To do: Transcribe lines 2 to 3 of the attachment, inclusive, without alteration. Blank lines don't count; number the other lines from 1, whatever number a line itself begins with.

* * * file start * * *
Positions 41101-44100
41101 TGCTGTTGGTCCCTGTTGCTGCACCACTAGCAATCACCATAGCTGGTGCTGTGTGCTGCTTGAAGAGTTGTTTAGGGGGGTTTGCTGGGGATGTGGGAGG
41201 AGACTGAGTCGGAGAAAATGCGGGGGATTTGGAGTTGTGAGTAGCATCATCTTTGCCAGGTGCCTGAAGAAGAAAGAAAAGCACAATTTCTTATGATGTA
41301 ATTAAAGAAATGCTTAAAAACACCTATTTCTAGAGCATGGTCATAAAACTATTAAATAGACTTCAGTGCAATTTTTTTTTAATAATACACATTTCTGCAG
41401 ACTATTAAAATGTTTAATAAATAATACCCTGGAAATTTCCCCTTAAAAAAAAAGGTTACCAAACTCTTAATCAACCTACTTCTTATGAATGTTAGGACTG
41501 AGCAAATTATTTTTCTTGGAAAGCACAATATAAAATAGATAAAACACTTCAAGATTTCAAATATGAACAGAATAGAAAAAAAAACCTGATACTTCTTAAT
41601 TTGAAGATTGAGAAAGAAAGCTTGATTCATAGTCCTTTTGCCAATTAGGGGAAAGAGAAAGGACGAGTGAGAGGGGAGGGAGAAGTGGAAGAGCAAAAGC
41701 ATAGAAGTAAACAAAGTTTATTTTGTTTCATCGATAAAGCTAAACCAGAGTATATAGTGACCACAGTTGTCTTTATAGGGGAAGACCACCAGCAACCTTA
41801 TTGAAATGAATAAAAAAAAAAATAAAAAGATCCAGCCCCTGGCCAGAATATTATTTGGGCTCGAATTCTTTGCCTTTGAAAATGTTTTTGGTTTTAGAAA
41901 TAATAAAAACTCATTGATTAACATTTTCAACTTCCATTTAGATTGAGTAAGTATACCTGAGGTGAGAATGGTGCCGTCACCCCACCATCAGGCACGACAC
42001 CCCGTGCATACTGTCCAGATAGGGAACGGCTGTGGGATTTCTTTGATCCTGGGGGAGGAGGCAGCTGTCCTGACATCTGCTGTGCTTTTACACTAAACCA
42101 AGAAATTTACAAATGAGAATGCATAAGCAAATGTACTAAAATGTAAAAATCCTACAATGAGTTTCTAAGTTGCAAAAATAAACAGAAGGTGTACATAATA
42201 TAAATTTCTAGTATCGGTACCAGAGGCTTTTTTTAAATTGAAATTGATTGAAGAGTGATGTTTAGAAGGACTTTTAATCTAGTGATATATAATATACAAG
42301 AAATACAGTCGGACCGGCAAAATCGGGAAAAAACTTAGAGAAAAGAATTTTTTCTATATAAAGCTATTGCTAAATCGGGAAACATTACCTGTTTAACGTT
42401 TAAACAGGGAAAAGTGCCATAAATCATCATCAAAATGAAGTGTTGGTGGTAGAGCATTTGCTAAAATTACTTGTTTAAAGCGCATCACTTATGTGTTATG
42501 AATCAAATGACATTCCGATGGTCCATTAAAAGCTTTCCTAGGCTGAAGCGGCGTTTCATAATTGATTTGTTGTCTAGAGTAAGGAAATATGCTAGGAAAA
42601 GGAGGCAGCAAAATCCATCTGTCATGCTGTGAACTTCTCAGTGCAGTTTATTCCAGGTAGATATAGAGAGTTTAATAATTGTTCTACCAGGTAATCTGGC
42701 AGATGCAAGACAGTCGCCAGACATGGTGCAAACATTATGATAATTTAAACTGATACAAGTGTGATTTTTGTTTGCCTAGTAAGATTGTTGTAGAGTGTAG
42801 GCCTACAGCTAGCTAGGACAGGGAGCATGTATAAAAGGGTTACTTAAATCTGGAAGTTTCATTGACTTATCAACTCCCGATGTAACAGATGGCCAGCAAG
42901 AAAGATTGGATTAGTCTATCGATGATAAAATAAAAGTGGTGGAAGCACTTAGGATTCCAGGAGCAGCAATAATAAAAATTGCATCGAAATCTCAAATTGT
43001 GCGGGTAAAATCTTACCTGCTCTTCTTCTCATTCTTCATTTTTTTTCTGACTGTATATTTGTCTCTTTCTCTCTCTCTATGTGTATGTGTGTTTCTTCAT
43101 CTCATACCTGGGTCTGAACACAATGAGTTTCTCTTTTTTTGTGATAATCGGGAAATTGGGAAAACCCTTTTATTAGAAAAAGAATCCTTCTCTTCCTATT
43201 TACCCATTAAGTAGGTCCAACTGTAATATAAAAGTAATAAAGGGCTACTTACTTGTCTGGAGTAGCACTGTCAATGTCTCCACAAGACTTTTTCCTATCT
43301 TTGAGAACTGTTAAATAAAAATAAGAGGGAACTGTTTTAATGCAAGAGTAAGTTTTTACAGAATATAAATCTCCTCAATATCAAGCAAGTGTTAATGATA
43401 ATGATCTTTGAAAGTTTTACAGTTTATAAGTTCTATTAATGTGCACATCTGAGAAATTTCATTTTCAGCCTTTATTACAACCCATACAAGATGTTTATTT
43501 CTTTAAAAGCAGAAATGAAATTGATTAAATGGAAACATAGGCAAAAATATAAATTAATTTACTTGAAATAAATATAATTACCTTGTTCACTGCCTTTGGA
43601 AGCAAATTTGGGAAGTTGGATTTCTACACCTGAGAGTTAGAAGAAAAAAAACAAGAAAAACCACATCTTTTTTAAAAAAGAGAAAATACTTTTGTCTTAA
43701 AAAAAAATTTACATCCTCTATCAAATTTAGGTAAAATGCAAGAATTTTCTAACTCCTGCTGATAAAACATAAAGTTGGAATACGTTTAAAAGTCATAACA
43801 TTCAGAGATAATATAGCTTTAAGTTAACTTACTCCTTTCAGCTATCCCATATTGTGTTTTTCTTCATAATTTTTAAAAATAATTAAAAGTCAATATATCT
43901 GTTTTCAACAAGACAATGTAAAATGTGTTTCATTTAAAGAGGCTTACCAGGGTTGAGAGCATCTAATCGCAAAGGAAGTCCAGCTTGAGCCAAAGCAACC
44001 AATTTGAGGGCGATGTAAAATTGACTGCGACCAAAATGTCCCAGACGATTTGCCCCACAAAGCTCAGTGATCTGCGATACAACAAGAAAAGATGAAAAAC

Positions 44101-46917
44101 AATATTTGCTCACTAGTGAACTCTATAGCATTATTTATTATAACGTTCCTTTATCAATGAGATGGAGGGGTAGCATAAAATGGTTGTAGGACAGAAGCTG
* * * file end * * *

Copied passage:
41101 TGCTGTTGGTCCCTGTTGCTGCACCACTAGCAATCACCATAGCTGGTGCTGTGTGCTGCTTGAAGAGTTGTTTAGGGGGGTTTGCTGGGGATGTGGGAGG
41201 AGACTGAGTCGGAGAAAATGCGGGGGATTTGGAGTTGTGAGTAGCATCATCTTTGCCAGGTGCCTGAAGAAGAAAGAAAAGCACAATTTCTTATGATGTA